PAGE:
So, here’s the plan… I’m not going to retire. No, I’m not throwing my hands up in disgust because I don’t think my wife and I can save the $1.5 million or so the AARP estimates it will cost to “have a comfortable retirement”. I actually think we could hit that number pretty easily by age 65 at our current pace. I’m just not thinking of life in those terms anymore.
What about the Mr. Money Mustache plan for early retirement? Get on the path to financial freedom. Keep your annual spending way down, build up a cash ‘stache of about 25 times that spending, so you can do whatever you want without having to worry about a paycheck?
I love that route!… for younger people in a slightly different spot than me.
If I had a DeLorean, I’d definitely go back in time and tell my 20-year-old self, Quit spending student loan money on pizza and beer! Then I’d tell 23-year-old me, Get out and pound the pavement, dude! You can land a better job than night clerk at the Days Inn. Then I’d punch 25-year-old me in the face and yell, Don’t buy that crappy computer on credit and definitely don’t forget to pay the bill over and over so you get charged $35 late fees on $15 minimum payments! Focus, man! Focus!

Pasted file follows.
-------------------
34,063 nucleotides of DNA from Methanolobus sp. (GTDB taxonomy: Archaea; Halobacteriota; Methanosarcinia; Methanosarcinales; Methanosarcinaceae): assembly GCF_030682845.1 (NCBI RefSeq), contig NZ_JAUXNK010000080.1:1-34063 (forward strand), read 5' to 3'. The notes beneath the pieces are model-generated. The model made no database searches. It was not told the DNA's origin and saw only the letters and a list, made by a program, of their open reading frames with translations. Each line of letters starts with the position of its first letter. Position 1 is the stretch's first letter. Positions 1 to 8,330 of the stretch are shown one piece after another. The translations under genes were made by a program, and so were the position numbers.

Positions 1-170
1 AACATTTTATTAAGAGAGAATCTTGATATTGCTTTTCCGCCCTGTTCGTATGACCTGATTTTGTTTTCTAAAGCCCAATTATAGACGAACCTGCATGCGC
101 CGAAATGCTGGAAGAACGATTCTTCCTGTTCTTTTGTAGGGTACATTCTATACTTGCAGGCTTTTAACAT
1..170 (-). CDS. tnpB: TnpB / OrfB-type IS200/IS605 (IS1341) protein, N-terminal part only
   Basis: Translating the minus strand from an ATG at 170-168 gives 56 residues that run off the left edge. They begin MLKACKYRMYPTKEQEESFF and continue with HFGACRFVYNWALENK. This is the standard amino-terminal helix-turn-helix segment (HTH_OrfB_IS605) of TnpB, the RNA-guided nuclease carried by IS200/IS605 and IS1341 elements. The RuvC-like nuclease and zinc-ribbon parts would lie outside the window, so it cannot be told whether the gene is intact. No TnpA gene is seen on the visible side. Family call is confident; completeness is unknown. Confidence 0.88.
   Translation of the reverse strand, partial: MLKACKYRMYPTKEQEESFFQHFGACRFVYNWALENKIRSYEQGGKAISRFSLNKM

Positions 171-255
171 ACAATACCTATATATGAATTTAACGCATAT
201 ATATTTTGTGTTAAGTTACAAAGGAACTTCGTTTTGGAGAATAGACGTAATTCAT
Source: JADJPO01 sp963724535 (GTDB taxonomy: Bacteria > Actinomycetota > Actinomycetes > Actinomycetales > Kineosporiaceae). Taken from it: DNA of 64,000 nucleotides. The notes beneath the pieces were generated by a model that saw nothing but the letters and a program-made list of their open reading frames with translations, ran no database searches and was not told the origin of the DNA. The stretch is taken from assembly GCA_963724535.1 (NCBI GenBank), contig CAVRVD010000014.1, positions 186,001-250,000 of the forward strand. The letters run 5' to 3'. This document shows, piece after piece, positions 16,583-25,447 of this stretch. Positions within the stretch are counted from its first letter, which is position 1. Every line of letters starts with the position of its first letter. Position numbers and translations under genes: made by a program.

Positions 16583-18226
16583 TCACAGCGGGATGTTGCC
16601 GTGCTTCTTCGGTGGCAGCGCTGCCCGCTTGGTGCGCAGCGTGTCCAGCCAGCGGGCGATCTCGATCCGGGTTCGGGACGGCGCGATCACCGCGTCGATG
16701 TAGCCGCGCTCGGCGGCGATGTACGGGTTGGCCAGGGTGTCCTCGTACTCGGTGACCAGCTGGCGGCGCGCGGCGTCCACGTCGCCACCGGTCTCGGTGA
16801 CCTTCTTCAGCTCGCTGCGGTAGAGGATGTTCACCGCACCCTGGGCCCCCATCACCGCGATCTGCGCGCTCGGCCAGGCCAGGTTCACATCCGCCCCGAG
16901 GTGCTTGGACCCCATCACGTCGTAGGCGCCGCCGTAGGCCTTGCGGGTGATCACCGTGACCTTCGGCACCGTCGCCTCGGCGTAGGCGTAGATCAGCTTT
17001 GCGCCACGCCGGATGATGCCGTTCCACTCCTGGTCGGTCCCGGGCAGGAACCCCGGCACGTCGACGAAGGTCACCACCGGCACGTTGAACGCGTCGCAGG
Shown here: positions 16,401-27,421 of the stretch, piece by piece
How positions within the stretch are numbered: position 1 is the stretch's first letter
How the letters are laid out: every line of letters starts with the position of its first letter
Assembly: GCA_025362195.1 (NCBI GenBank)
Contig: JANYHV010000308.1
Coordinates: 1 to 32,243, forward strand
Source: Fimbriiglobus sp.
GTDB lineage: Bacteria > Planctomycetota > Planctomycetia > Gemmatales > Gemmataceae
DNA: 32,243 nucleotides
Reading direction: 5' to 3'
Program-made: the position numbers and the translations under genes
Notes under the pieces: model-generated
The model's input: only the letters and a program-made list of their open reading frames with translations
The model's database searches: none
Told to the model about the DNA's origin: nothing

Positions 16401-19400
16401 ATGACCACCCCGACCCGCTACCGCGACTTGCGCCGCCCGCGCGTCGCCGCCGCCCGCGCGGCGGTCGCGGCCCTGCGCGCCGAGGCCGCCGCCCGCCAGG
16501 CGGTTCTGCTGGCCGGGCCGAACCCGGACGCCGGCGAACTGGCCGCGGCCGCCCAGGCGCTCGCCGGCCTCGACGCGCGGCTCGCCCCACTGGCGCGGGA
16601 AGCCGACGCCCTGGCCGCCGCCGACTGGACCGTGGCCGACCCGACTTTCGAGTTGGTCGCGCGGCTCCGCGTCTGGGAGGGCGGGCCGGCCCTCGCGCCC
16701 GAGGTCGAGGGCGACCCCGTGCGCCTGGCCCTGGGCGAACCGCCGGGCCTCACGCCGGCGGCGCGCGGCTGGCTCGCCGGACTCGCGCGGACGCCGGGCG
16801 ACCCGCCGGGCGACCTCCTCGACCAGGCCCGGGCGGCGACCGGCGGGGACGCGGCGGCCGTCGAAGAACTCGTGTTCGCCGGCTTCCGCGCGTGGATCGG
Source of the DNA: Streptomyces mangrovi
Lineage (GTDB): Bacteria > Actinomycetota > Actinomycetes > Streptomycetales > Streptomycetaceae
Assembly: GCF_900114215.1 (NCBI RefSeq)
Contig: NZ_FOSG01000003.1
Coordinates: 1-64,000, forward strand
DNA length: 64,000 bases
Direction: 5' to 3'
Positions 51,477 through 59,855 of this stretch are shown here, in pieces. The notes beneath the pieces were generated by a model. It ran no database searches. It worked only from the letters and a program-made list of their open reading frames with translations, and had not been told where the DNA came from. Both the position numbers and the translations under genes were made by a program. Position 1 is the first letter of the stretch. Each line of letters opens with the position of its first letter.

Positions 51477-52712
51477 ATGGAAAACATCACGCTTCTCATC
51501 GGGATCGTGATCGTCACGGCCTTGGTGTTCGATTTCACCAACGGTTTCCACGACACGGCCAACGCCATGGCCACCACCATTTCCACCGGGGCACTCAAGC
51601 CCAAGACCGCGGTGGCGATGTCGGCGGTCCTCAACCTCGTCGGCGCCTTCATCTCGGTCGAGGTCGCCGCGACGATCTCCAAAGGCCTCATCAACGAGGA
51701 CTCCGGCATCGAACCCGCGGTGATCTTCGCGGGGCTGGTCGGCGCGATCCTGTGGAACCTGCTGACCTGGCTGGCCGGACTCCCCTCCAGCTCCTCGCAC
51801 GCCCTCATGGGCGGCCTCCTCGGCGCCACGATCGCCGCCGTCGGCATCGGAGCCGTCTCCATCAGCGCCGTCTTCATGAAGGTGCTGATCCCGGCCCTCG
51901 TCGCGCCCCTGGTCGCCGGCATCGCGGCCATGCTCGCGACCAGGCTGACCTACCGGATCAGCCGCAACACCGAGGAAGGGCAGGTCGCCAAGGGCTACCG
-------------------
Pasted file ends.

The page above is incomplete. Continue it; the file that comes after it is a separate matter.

Who am I kidding, I’d give myself the Sports Almanac. My point is, if I had discovered the path to financial independence about a decade earlier, my wife and I would be in a much better position to retire early like true Mustachians. The clock is ticking though.
I’m 38 now. According to my calculations, and with the help of Mr. Money Mustache’s Shockingly Simple Math Behind Early Retirement, my wife and I have at least 10 years (probably more) before we reach true financial independence. That’s if we really buckled down and saved 60% of our take-home pay. The numbers break down thusly:
We’re saving more like 35-40% of our take-home right now. Commendable. But we’d need a few years to ramp up to 60%. And $40,000 of spending is right at current minimums. We’d have to do some work on that end too. We’re looking at 12 years or more. I don’t think I can wait that long. I’m not that patient!
Okay, if you’re not going to go the traditional route working 9 to 5 until you’re 65. And if you’re not man enough to go hardcore like Mr. Money Mustache to retire early, what exactly is the plan?